This is wrong on so many levels. Programming is not how people “talk” to, nor interface with, machines. People use machines in their daily lives to perform many tasks, but they do so by interfacing with the machine, either through a graphical user interface, or through natural language interface, or through a physical interface (e.g., ATM, kiosks, etc.). This is the wonder of the modern Information Age.

However, programming is ALL about enabling a computer or machine to provide useful function for people (i.e., the users). It’s about applying logic and reason to solving programming problems and then translating the solution (algorithm) into the programming language of your choice (Java, Python, C++, etc.). Not everybody needs to write computer software, except for the simplest of tasks such as spreadsheets or throwing up a static website.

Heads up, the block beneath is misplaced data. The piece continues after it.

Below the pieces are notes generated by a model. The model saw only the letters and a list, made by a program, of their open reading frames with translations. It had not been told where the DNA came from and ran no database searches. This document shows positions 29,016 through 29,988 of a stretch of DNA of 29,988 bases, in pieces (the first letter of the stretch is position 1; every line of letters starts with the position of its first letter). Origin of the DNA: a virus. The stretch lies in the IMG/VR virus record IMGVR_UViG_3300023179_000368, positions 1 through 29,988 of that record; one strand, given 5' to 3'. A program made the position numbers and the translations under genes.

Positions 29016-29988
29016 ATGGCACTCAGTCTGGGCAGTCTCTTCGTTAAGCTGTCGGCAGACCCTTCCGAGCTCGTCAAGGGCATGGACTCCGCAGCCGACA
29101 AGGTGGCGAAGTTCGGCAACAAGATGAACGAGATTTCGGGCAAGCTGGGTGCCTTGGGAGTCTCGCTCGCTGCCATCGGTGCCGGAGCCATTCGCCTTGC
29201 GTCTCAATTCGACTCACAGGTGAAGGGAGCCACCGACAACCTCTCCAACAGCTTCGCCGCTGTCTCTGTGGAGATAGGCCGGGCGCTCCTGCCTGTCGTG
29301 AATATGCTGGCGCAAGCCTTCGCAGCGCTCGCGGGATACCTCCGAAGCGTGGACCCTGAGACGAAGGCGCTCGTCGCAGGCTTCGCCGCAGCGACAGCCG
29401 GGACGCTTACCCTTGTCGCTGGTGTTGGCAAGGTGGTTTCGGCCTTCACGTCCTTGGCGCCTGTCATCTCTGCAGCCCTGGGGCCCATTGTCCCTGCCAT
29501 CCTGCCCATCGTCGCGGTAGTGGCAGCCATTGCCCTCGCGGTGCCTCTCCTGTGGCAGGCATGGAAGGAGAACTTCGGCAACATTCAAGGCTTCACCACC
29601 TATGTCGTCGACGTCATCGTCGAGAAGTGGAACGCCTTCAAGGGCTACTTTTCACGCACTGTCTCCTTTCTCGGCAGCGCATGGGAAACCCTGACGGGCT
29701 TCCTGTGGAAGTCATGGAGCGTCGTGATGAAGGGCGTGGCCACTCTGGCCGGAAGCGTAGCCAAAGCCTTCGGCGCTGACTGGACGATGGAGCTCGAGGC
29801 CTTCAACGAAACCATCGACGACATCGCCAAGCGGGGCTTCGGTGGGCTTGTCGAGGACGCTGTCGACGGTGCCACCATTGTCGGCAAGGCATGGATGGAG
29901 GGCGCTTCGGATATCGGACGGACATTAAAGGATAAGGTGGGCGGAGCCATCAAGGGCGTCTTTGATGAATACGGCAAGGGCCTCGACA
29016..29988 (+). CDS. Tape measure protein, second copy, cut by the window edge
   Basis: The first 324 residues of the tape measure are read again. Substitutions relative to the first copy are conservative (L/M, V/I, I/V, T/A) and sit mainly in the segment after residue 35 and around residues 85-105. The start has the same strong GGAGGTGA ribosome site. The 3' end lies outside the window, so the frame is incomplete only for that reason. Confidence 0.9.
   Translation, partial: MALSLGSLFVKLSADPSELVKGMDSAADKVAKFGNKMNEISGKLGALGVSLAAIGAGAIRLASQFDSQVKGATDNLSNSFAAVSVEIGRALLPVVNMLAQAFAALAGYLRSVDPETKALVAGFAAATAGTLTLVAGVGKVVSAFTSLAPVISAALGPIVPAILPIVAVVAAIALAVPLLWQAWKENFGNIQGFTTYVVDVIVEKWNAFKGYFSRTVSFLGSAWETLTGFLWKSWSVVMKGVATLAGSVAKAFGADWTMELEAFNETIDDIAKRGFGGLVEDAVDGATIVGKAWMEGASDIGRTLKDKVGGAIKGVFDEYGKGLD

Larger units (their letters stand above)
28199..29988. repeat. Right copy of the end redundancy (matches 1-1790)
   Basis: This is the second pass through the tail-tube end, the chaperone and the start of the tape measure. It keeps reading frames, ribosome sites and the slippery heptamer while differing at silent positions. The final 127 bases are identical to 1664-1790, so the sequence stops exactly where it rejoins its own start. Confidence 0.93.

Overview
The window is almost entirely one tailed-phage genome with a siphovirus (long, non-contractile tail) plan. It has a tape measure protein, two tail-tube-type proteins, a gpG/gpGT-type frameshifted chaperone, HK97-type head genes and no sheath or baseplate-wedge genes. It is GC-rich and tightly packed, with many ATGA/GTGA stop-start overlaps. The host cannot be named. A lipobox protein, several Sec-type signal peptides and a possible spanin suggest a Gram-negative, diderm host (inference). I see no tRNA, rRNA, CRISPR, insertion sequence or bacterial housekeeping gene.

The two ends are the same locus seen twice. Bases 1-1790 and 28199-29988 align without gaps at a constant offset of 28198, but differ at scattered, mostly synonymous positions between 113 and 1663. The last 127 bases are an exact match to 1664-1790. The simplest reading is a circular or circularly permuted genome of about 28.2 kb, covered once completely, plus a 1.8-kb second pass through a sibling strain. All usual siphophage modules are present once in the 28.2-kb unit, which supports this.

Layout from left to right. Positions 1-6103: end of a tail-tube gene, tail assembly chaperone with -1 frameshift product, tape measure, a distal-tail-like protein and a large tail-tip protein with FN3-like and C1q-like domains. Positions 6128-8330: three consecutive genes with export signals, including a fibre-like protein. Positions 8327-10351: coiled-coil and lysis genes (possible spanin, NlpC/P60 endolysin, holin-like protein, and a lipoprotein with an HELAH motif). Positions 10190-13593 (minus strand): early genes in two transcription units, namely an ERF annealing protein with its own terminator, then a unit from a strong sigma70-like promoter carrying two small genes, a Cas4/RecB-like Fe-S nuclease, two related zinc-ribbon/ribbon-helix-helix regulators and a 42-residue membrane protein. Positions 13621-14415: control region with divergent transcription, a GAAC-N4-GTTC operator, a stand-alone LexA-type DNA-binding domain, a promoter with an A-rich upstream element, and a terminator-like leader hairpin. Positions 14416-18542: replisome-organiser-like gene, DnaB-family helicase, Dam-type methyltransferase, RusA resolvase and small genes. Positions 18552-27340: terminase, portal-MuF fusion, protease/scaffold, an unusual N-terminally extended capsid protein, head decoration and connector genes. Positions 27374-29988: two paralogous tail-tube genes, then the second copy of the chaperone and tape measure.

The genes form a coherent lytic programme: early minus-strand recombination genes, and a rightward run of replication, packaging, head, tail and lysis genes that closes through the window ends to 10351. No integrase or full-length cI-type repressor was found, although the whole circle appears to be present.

Coding is not the new literacy. Computer literacy is being able to use modern technology to assist you in your daily life. Coding (I hate that term) or programming is not like writing or arithmetic or driving a car. You need to write or drive a car every day. When you go to the supermarket, you need to do some simple arithmetic in your head so that you know how much you’re spending. Most everybody can go through much of their daily life without writing a single line of JavaScript or Python. This won’t ever change.

And speaking of “coding” (I really hate that term), too many bootcamps focus on the rote skills of translating a programming solution into a particular language (i.e., “coding”), such as JavaScript or Ruby. And that’s assuming they approach programming as, first and foremost, finding a solution (algorithm) to the problem, and then translating. (An algorithm is always language-agnostic.) Problem-solving is the far more difficult task, which I’m sure these bootcamps do not focus on.

Finally, encouraging everyone to “code” is a disingenuous intention. There’s really no point in being a mediocre programmer, and despite your exhortations, most people have neither the aptitude nor the motivation to push through the difficulties of programming.

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